This is a three-part dialog:
- First, the writer asked about curious notation in the first choral entrance in Verdi's Un Ballo in Maschera: Under the legato mark which extends to the third bar, Verdi adds staccato dots to the first two notes. This seems unnatural.
There is a discrepancy between the piano-vocal score and the orchestra score. The orchestra score does not contain this indication for the chorus, and the legato with dots under it is for the woodwinds and lower strings. So, in this instance, we are reminded of the shortcomings of the publishing process. We always have to double-check the orchestra score and check other editions, if available, when questions arise.
- This indication is common enough in Verdi for the voice, however, so it is worth discussing how to interpret it.
I agree with you that Verdi did not intend for singers to sound unnatural. I also feel that, as with virtually all music from Mozart through the 1930s, the phrasing should be both dramatic (in accord with the text and situation) and naturally unaffected.
These indications for strings also appear in wind parts and they are not entirely natural there either. I have always found that (along with plain staccati or accents) this indication must be taken in context. I think such indications are somewhat figurative and meant to direct the singer to phrase in a certain manner that parallels—but does not necessarily duplicate—what would happen or is happening in the strings.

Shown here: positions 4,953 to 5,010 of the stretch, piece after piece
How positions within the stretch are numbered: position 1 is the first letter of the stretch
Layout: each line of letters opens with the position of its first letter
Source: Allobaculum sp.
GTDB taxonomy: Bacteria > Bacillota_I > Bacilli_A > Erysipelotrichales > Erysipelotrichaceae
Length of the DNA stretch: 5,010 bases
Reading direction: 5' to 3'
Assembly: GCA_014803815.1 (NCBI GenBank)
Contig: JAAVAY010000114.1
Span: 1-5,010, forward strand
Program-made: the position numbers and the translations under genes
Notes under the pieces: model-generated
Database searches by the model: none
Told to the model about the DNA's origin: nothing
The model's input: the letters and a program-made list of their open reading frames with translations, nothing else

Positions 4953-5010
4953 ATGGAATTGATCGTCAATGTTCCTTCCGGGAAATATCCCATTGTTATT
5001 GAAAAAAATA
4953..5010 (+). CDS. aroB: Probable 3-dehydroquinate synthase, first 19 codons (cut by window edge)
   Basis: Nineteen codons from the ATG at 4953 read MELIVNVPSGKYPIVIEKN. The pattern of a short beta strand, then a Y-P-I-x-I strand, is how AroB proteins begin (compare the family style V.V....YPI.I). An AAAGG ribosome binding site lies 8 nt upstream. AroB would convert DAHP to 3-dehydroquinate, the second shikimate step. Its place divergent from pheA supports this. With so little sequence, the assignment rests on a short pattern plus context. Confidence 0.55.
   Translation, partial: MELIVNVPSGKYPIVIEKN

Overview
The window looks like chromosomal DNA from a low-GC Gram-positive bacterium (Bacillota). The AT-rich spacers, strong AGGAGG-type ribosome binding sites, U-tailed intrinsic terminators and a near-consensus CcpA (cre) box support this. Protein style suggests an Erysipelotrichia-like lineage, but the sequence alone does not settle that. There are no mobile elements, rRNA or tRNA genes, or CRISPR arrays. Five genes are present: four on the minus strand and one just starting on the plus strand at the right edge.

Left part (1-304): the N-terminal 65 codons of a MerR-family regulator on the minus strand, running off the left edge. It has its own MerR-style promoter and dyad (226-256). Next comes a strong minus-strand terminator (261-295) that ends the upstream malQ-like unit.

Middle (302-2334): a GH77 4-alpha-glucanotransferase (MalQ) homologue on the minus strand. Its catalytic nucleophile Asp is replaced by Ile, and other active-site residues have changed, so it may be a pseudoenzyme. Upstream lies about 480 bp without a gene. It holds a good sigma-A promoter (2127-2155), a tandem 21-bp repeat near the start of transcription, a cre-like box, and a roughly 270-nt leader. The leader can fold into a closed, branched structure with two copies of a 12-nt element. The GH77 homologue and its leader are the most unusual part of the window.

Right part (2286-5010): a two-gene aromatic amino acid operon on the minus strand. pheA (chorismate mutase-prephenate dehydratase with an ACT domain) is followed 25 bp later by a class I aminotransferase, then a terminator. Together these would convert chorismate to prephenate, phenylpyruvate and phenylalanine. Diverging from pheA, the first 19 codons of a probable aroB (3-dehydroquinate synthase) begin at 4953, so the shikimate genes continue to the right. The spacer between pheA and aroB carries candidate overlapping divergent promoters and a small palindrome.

For example, consider Act I, three before 15, in Renato’s aria, Te perduto, ov’è la patria. I feel it means to increase the diction with the implication of moving to the word patria, which is slurred, just as six notes articulated in the same up-bow leads more decisively to the following down-bow.
- Where can I read about Italian notation?
For me, there is no such thing. There are national and regional styles and implications depending on the period. There are many similarities in the notation of Vivaldi, JS Bach, and Rameau, as there are in the notation of Puccini, Richard Strauss, and Debussy.
©2000 by Joseph Rescigno. The text here may be freely reproduced for non-commercial purposes as long as credit is given.